Sample co-ordination by the use of Permanent Random Numbers (PRNs) is a common method used to have some control over the overlap (number of businesses in common) between samples for two different surveys or between consecutive samples for the same survey. The basic idea is to associate an independent and unique random number, uniformly distributed over the interval (0,1), with every unit in the Business Register. A BR generally consists of several unit types and unit type for a business survey is chosen on the basis of the statistics to be produced. This means that all unit types must be assigned PRNs. There are variuos methods for this but the most straightforward way would be to assign PRNs to each unit type separately. This method means that samples based on different unit types are independent but it does not admit co-ordination between such surveys. The fact that business surveys use different unit types implies a need for this kind of co-ordination. Especially the possibility of negative co-ordination between surveys based on different unit types (in order to spread the response burden) is important when it comes to small businesses.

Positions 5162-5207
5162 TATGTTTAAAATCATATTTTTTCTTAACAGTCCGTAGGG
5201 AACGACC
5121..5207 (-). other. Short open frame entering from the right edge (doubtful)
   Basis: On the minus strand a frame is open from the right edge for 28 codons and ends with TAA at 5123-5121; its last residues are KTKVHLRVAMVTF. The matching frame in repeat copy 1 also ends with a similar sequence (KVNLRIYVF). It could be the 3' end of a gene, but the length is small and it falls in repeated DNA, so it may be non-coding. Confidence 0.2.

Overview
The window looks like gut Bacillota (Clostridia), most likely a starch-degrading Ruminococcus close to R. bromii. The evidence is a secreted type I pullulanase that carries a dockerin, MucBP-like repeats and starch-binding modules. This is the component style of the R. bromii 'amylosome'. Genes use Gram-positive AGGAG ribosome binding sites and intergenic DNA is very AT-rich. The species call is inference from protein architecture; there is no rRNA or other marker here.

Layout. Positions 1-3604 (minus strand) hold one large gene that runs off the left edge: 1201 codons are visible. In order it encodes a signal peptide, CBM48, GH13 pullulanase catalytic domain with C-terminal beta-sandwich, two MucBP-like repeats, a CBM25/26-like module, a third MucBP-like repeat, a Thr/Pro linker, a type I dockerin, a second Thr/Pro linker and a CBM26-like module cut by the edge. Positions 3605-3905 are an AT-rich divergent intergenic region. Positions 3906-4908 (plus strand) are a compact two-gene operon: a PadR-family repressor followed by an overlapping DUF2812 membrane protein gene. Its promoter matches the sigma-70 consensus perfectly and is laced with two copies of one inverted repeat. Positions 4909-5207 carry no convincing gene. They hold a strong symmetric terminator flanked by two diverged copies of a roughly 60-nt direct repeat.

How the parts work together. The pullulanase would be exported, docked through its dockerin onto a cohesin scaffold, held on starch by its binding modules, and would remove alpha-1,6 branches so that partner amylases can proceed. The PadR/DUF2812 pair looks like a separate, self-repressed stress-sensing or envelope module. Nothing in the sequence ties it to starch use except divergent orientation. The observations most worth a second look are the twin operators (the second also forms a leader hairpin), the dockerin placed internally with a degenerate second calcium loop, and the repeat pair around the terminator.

Another approach to assign PRNs would be to use a method implying that the unit types can be co-ordinated through the PRNs. This method has the advantage to admit sample co-ordination between unit types but, as a drawback, brings dependence between samples based on different unit types. Co-ordination through PRNs cannot meet all objectives of sample co-ordination equally strong and different strategies are discussed in more detail below and references are given to other parts of the handbook.
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